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Chapter 2:
The Magnitude of Youth Violence

Measuring Youth Violence

The Violence Epidemic

Arrests for Violent Crimes

Prevalence of Violent Behavior

Differences by Sex and Race/Ethnicity

Violence at School

Gangs and Violence

Conclusions

References

Appendix 2-A

Chapter 2


CONCLUSIONS

The United States suffered an epidemic of violence in the decade from about 1983 to 1993. Arrest rates of young people for homicide and other violent crimes skyrocketed. Several other violence indicators confirmed an epidemic of violence during that period.

There are three factors that appear to play a significant role in this dramatic surge in lethal violence or injury: gangs, drugs, and guns. The combination of increased involvement in gangs, selling drugs on the street, and carrying guns for protection had lethal implications. And it was African American and Hispanic males who were disproportionately caught up in this set of circumstances.

After 1993/1994, arrests and victims' reports of violence began to decline, returning in 1999 to rates only slightly higher than those in 1983. These declines come as welcome news. Yet several other leading indicators of violence remain high. Young people's self-reports of violence have not declined at all. Arrest rates for aggravated assault remain quite high. Some estimates of gang membership indicate that this problem remains close to levels at the peak of the epidemic. Indeed, self-reported violent behavior is at least as high today as it was in 1993. Why has this important indicator of violence remained high while other indicators have come down?

A major reason is firearms usage. It is now clear that the violence epidemic was caused largely by an upsurge in the use of firearms by young people. Ready access to firearms during a violent confrontation often had grievous consequences. Youth violence became more lethal, resulting in dramatically higher rates of homicide and serious injury. This triggered reporting to and response from police, leading to higher rates of arrest. Although firearm usage may not cause violence, it clearly increases the severity of violence.

Today's youth violence is less lethal, largely because of a decline in the use of firearms. Fewer young people today are carrying weapons, including guns, and fewer are taking them to school. Homicides at school are declining. Violent confrontations are less likely to result in killing or serious injury, and the police are less likely to be called in for an arrest.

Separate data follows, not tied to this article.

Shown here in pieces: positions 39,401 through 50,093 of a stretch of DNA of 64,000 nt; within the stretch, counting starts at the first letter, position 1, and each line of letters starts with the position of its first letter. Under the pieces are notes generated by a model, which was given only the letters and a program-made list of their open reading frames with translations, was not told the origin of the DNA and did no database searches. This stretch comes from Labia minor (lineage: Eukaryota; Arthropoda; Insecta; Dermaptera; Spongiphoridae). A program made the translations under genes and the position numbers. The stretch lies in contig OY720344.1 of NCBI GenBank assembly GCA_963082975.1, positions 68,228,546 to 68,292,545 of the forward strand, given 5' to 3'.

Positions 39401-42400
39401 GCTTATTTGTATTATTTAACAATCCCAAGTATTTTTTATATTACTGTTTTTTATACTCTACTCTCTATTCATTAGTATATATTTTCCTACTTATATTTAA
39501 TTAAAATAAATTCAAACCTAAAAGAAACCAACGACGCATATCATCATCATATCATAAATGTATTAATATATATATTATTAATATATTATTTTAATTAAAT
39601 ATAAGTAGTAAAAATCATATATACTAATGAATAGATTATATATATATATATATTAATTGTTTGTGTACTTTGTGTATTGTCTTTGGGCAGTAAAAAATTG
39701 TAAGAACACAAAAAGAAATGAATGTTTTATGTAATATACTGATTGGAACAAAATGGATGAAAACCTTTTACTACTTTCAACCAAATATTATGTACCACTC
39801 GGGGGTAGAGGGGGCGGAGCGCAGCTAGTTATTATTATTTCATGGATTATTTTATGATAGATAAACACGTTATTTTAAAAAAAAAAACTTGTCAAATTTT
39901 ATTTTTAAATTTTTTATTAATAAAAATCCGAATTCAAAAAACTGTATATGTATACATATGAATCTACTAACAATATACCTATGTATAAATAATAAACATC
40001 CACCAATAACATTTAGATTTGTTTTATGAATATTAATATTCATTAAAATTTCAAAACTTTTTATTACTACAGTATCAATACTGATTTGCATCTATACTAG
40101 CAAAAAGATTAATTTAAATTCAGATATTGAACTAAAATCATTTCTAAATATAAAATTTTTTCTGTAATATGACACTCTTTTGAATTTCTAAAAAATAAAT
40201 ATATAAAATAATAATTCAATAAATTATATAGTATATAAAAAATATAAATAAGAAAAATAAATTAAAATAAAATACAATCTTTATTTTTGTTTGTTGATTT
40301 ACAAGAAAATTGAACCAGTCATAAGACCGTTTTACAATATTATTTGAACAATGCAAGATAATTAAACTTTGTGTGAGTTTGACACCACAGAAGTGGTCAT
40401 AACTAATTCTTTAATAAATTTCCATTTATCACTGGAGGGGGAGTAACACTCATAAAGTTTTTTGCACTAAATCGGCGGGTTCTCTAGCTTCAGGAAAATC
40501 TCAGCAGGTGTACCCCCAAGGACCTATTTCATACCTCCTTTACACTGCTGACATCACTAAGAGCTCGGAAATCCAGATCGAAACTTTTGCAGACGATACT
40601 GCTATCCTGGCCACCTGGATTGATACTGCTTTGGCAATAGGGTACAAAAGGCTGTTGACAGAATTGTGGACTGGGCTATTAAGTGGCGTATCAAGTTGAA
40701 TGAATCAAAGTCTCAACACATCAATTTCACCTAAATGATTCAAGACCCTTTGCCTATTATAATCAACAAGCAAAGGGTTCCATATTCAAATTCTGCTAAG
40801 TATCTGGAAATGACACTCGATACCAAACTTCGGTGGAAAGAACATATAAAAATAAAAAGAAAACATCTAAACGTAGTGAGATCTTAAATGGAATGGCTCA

This is a heartening trend, but this is not the time for complacency. Violent behavior is just as prevalent today as it was during the violence epidemic. Some 10 to 15 percent of high school seniors reveal in confidential surveys that they have committed at least one act of serious violence in the past year. This prevalence rate has been slowly yet steadily rising since 1980.

There is also a difference by sex in the volume of violence. Male youths commit many more violent acts than female youths, according to both arrest records and self-reports. The existence of a racial difference between African American and white youths is more questionable. Arrest records indicate that many more African American than white youths commit violent crimes, whereas self-reports indicate much smaller racial differences in incident rates and nonexistent differences in prevalence rates. The disparities between these two indicators of violence have not been satisfactorily investigated, and more research on them is clearly warranted.

Looking at all self-reported violent behavior, it is apparent that youth violence still poses a serious public health problem. Should firearms once again become appealing and accessible to young people, the potential for a recurrence of the violence epidemic is quite real. The magnitude of serious violence occurring beneath the police radar should warn us that youth violence is a persistent problem demanding a focus on prevention.

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APPENDIX 2-A

Number, percent, and rates of nonfatal firearm-related injuries of youths age 10-19 treated in hospital emergency departments, 1993-1998*

Appendix 2-A (click to enlarge)


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